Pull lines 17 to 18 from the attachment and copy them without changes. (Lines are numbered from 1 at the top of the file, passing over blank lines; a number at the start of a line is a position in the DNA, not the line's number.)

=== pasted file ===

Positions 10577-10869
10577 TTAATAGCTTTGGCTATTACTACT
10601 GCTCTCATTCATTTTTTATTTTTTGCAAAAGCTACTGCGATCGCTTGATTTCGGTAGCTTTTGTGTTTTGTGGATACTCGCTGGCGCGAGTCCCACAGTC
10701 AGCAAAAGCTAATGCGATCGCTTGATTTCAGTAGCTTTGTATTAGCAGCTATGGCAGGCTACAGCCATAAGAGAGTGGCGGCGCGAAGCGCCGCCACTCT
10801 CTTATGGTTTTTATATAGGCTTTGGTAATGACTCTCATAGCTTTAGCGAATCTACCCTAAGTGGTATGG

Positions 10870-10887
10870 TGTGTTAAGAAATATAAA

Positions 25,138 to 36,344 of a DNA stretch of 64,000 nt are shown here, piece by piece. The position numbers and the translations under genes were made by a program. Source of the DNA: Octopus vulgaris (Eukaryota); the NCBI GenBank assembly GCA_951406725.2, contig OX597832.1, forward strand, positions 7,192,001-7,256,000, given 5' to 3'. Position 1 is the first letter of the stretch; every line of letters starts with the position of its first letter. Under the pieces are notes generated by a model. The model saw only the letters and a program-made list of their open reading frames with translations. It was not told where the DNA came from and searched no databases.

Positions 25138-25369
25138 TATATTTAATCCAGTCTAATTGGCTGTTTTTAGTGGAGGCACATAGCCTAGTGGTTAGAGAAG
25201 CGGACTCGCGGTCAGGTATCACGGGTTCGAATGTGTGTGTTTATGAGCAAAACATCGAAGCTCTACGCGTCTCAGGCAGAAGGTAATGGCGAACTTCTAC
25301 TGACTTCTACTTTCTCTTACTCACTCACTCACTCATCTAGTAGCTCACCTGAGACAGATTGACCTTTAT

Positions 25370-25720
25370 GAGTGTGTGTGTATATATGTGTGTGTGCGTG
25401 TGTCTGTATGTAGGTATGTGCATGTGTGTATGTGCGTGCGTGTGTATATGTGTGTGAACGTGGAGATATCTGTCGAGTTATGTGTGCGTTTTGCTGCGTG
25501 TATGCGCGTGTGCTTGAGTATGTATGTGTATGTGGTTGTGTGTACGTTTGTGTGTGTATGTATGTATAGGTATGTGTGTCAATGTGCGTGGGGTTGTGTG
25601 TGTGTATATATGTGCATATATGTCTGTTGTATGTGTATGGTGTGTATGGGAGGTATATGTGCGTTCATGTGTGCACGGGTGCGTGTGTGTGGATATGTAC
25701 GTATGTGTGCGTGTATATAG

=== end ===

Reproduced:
25601 TGTGTATATATGTGCATATATGTCTGTTGTATGTGTATGGTGTGTATGGGAGGTATATGTGCGTTCATGTGTGCACGGGTGCGTGTGTGTGGATATGTAC
25701 GTATGTGTGCGTGTATATAG